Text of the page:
(Mostly) Wordless by Jed Alexander

(Mostly) Wordless

by Jed Alexander

Ages 1 – 99+ (Ideal for everyone). Alternative Comics.  May 2014. 48 pages. ISBN: 978-1934460337. (Mostly) Fiction.

At a Glance/Summary:

(Mostly) Wordless is a whimsical journey through slices of life and imagination.  Battle pirates and hunt for buried treasure, contemplate what you would do if your nose and mustache ran away, sail the high seas in an umbrella with your dog, dance, bounce, turn into a witch or a beatnik, and finally jump over a a candlestick with a very fit mouse. Reading this book feels like a dream sequence or flipping the channels (except everything is interesting).  It was like eating a very small sampling of some of the best food ever — it just left us wanting more.

Where to Get it:

  • Your local library: Worldcat.org (Ask your library for it.)
  • Your local bookstore (affiliate link):  Indiebound.org (Ask your local bookstore for it.)
  • Or on (affiliate link): Amazon.com (ebook available now, hardbound available May 14th, 2014)

Why You Should Read (Mostly) Wordless:

  • Everything about this book is beautiful — from its illustrations to how the book feels when you hold it in your hands.
  • It is a book for everyone.  Adults and children (and even infants) alike will be amused and awed.
  • There are very few words in this book (hence the title) which opens the book up to a lot of conversations and storytelling.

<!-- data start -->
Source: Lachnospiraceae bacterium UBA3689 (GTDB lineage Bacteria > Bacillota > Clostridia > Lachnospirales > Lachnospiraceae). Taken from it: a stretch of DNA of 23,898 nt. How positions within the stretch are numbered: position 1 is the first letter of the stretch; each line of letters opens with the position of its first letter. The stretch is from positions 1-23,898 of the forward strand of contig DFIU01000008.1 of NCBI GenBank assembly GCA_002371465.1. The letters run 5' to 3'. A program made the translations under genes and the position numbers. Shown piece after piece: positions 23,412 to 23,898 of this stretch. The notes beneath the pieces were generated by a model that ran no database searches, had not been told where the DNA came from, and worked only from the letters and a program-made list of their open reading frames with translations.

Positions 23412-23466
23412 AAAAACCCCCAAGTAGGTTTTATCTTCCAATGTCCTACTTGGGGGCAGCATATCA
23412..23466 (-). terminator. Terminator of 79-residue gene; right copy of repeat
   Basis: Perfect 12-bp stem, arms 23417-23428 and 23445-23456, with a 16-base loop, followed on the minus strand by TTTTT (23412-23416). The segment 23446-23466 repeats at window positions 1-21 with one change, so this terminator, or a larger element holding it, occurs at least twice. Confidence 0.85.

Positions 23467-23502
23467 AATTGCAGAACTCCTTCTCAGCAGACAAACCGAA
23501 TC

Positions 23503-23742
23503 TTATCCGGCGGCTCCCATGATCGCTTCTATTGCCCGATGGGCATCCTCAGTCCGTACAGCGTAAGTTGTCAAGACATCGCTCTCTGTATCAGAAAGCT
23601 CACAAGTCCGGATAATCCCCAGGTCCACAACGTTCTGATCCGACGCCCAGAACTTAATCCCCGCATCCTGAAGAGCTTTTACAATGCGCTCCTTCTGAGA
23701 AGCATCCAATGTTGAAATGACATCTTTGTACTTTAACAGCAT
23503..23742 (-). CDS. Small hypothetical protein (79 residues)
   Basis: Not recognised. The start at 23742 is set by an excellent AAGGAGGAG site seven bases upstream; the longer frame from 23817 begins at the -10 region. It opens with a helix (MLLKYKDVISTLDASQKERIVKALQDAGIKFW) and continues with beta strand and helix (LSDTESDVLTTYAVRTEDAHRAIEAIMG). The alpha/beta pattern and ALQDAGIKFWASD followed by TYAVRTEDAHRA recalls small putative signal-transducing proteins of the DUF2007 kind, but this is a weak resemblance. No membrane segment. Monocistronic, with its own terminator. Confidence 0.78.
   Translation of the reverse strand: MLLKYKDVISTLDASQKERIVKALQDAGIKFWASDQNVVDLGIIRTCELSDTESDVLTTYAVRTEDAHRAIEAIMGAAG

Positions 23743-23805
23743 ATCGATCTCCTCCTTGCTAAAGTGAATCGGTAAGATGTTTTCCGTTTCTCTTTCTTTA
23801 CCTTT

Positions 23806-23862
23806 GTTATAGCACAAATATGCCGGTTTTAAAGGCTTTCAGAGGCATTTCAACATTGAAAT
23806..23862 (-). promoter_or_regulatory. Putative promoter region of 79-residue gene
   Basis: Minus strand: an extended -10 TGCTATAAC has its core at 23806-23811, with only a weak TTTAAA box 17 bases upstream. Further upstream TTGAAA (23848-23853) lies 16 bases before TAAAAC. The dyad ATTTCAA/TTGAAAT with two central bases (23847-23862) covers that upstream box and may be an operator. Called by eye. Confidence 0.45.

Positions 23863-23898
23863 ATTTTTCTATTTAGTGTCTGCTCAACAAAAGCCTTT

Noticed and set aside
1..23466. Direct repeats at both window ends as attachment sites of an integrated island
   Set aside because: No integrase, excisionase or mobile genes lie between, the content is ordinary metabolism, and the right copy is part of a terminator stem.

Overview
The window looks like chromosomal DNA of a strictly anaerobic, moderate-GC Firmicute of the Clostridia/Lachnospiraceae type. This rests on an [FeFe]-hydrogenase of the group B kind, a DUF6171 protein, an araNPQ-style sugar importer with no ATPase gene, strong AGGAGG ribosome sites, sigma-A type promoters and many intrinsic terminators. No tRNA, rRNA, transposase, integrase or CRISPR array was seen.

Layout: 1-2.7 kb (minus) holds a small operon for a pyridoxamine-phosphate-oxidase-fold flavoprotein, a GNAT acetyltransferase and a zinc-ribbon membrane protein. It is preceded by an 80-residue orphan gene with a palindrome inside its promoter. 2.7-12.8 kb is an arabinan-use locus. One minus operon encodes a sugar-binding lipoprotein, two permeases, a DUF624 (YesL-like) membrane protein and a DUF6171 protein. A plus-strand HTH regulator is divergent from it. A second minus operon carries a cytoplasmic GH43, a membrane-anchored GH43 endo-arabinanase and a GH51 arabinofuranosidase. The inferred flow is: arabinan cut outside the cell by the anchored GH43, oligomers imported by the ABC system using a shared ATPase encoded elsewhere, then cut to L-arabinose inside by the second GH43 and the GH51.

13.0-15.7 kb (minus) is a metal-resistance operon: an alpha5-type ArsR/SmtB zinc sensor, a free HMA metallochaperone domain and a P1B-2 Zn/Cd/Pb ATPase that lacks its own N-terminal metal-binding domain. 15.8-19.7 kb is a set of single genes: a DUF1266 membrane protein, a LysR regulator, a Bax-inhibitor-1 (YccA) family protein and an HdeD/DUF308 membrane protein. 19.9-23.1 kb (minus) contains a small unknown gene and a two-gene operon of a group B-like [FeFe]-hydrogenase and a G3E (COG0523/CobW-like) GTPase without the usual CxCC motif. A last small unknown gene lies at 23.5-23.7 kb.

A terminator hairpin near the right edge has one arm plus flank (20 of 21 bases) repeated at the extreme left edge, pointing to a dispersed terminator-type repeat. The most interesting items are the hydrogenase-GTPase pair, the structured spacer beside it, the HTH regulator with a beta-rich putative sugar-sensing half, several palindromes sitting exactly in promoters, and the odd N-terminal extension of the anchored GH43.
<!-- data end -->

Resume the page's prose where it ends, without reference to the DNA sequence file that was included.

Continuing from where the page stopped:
• It prompts tons of “What If”questions and spurs the imagination long after reading it.
  • The stories are accessible and easily imitable by little ones.
  • It’s fun and full of goodness.
  • Did I mention that it is absolutely beautiful?  Because it really is.

How My Three-and-a Half-Year-Old Son Responds to this Book:

He loves this book!  He asked so many questions and was compelled to add his own ideas to each story as we read through the book.  He was thoroughly shocked by the idea of a nose and mustache running away in the middle of the night. (“That can’t really happen, can it, Mama?“)  He then bounced on his giant ball, danced around the room, and proceeded to pretend to jump over a candle.  In the nursery rhyme, “Jack Be Nimble“, Jed Alexander’s illustrations made both of us realize that the nursery rhyme never says that the candle is actually lit — just assumed to be so.  This led to an entire conversation about the assumptions we make and how we can be wrong.  I’m always amazed at what kinds of conversations picture books instigate. My son gave it a thumbs up when I asked him what he thought of it.  I’ve seen him reading through it himself and he’s asked me to read it with him many, many times.  We’ll be reading and enjoying this book for a long time to come.

Author/Illustrator Websites:

Other Reviews of this Book:

 

Where Obtained:  I received a review copy from the author.  No other compensation was received.  The opinions expressed here are my own.  I am disclosing this in accordance with the Federal Trade Commission’s 16 CFR, Part 255: “Guides Concerning the Use of Endorsements and Testimonials in Advertising.”

FTC Disclosures:  Some of the links in the post above are Amazon affiliate links and others are IndieBound affiliate links. If you click on the link and purchase something, I will receive an affiliate commission at no additional cost to you. Which goes to fund my family’s picture book habit.  It’s a vicious cycle, but we manage.  I am disclosing this in accordance with the Federal Trade Commission’s 16 CFR, Part 255: “Guides Concerning the Use of Endorsements and Testimonials in Advertising.”

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